Good News Club v. Milford Central School, 533 U.S. 98, 47 (2001)

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98

OCTOBER TERM, 2000

Syllabus

GOOD NEWS CLUB et al. v. MILFORD CENTRAL SCHOOL

certiorari to the united states court of appeals for the second circuit

No. 99-2036. Argued February 28, 2001—Decided June 11, 2001

Under New York law, respondent Milford Central School (Milford) enacted a policy authorizing district residents to use its building after school for, among other things, (1) instruction in education, learning, or the arts and (2) social, civic, recreational, and entertainment uses pertaining to the community welfare. Stephen and Darleen Fournier, district residents eligible to use the school's facilities upon approval of their proposed use, are sponsors of the Good News Club, a private Christian organization for children ages 6 to 12. Pursuant to Milford's policy, they submitted a request to hold the Club's weekly afterschool meetings in the school. Milford denied the request on the ground that the proposed use—to sing songs, hear Bible lessons, memorize scripture, and pray—was the equivalent of religious worship prohibited by the community use policy. Petitioners (collectively, the Club), filed suit under 42 U. S. C. 1983, alleging, inter alia, that the denial of the Club's application violated its free speech rights under the First and Fourteenth Amendments. The District Court ultimately granted Milford summary judgment, finding the Club's subject matter to be religious in nature, not merely a discussion of secular matters from a religious perspective that Milford otherwise permits. Because the school had not allowed other groups providing religious instruction to use its limited public forum, the court held that it could deny the Club access without engaging in unconstitutional viewpoint discrimination. In affirming, the Second Circuit rejected the Club's contention that Milford's restriction was unreasonable, and held that, because the Club's subject matter was quintessentially religious and its activities fell outside the bounds of pure moral and character development, Milford's policy was constitutional subject discrimination, not unconstitutional viewpoint discrimination.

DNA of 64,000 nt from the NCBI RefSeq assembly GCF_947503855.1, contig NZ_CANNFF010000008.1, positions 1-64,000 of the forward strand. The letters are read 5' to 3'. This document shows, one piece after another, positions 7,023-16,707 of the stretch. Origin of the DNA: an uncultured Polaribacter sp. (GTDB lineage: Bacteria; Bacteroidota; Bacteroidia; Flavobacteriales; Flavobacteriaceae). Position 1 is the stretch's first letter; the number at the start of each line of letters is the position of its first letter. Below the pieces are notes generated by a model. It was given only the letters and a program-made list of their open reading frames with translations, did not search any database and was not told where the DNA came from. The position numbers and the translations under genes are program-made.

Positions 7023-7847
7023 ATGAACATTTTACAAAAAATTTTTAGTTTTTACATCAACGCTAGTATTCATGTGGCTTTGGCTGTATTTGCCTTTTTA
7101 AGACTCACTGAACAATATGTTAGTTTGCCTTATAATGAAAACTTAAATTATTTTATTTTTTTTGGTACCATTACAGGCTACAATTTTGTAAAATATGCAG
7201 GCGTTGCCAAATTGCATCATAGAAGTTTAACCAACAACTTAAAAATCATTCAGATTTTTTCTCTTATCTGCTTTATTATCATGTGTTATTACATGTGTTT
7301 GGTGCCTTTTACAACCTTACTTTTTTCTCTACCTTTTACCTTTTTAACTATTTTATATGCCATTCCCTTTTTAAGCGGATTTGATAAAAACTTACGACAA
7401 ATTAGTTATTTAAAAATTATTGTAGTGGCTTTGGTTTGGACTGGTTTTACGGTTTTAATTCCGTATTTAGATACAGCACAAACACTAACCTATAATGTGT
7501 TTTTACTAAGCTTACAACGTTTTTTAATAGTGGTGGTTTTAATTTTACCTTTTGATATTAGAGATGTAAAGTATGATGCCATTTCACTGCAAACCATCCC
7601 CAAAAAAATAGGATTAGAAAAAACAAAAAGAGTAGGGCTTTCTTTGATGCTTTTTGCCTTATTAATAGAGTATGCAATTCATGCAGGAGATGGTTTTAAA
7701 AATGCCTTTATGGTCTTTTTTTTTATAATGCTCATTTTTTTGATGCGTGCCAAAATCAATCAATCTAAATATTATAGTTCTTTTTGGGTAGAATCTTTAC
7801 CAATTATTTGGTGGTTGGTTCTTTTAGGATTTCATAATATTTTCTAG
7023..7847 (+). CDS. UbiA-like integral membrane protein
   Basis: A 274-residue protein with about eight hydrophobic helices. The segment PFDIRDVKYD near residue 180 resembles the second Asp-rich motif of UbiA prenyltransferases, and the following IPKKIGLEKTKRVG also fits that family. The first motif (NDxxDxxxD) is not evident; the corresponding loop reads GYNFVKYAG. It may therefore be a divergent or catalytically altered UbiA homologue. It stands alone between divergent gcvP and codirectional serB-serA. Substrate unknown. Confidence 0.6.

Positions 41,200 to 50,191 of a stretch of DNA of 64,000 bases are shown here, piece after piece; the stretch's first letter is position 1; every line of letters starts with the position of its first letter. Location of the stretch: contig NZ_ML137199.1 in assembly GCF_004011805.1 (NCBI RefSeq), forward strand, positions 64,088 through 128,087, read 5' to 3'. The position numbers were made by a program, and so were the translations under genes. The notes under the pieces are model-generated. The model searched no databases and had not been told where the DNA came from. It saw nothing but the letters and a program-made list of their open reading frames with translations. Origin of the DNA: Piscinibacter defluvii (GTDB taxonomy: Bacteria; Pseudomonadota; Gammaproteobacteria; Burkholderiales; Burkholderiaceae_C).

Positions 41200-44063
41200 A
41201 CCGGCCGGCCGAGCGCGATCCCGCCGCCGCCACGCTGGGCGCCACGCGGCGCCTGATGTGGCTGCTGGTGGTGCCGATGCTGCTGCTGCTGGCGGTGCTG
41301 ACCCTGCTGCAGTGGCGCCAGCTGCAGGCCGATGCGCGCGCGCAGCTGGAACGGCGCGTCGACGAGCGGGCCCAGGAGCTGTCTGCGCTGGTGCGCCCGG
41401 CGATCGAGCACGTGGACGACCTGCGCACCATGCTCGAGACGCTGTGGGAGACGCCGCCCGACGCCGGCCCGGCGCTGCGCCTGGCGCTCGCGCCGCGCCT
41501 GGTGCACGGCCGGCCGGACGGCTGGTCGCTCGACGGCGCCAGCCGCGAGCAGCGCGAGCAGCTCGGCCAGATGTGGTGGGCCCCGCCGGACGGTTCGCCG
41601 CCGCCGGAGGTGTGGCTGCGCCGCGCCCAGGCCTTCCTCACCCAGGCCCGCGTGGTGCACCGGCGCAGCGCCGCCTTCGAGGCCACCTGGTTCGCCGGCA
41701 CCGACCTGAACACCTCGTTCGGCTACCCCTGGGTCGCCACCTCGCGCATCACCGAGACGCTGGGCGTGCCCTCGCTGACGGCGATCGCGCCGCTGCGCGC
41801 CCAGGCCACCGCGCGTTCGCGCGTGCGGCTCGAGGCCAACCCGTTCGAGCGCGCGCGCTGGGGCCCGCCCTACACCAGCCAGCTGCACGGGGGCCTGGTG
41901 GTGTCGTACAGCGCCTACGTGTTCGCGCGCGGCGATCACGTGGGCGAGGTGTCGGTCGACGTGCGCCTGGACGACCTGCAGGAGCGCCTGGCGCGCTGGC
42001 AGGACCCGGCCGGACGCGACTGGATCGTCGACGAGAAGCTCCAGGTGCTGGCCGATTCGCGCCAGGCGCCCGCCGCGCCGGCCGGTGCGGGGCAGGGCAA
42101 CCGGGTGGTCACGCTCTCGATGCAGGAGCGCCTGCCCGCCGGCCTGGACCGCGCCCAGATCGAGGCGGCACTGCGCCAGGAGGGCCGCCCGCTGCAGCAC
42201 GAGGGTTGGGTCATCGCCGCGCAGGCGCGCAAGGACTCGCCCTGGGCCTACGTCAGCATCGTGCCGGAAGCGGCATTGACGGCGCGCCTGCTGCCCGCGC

Held:

1. Milford violated the Club's free speech rights when it excluded the Club from meeting after hours at the school. Pp. 106-112.

(a) Because the parties so agree, this Court assumes that Milford operates a limited public forum. A State establishing such a forum is not required to and does not allow persons to engage in every type of

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